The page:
“If [the secret ingredient] is mushrooms, maybe I’ll make a taco, a sandwich, or a crab cake,” Klein recalls. “If it’s a beet, maybe I’ll make it into pancetta—which I did—or into roasted salmon. 

She was elated when she learned about what the secret ingredient would actually be. “When they said it was beets, I was so happy because we use them so frequently [at Miss Rachel’s Pantry],” she says, calling the root vegetable her own secret ingredient of sorts. 

VegNews.BeatBobbyFlacCompetitorRachelKlein.FoodNetworkFood Network

Klein was, however, hesitant about making pasta. “Making pasta was not something I thought I should do,” she explains. “I’ve seen it not be successful with other contestants.” 

Despite her reluctance, she moved forward with her decision to make pasta for the judges. Incorporating beet greens—the leaves that grow atop beets—into her pasta was instrumental to her strategy. 

Also, incorporating the secret ingredient in multiple ways has often given competitors the extra boost they need to win—a factoid Klein noticed while watching past episodes as part of her prep for the show.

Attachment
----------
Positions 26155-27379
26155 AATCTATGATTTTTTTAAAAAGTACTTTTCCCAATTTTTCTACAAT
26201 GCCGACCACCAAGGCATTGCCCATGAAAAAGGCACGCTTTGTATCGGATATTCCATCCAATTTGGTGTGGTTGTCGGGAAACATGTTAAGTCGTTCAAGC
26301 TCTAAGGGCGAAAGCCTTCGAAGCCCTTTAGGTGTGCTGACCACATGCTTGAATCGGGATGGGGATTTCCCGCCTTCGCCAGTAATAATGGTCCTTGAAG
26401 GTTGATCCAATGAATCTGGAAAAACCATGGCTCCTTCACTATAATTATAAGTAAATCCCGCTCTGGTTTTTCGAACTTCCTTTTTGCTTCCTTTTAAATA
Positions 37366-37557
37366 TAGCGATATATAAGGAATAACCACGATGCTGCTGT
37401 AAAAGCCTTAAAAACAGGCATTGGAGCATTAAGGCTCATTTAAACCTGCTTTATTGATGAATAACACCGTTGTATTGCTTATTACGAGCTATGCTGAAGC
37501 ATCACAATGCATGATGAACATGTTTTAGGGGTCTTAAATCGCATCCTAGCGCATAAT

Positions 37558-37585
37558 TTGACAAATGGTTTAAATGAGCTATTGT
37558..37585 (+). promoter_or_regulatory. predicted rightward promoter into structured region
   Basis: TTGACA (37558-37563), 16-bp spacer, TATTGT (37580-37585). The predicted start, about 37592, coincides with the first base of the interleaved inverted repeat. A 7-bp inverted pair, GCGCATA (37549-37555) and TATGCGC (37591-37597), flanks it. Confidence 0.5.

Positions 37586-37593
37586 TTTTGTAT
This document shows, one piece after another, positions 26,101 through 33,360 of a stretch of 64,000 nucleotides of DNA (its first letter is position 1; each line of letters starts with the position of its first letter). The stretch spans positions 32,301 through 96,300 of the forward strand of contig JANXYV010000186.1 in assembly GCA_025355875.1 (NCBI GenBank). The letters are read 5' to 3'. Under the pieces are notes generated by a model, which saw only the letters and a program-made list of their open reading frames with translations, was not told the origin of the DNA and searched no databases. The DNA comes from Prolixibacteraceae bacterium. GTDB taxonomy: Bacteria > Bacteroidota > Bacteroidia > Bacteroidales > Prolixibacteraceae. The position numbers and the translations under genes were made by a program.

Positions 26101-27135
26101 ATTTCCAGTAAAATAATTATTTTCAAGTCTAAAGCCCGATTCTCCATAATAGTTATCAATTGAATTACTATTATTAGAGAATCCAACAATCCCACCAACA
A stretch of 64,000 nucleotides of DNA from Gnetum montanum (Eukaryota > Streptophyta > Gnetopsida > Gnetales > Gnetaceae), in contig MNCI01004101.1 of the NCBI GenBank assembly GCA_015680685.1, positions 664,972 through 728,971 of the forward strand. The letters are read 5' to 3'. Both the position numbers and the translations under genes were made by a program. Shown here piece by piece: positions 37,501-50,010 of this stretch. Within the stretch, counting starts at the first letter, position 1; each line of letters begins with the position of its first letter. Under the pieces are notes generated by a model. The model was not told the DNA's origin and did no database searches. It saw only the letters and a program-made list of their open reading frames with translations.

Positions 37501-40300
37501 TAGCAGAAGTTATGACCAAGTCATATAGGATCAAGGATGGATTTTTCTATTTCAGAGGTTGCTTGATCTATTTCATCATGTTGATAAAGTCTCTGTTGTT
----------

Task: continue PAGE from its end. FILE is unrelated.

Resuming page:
Chef Troy Gardner’s Food Network return

Klein’s competitor was Gardner, a musician-turned-chef and owner of TLC Vegan Cafe in Richardson, TX. 

Gardner himself is no stranger to the Food Network. He previously competed on a vegetarian-themed episode of Guy’s Grocery Games, where he came in second place. 

While filming Beat Bobby Flay, Glasser approached Gardner, asking the chef if he was vegan himself. In the episode, Gardner says no, and begins explaining why he still eats non-vegan food before Glasser cuts him off with, “Alright, that’s a real cop out.” 

VegNews.BeetTacos.TroyGardnerCourtesy of Troy Gardner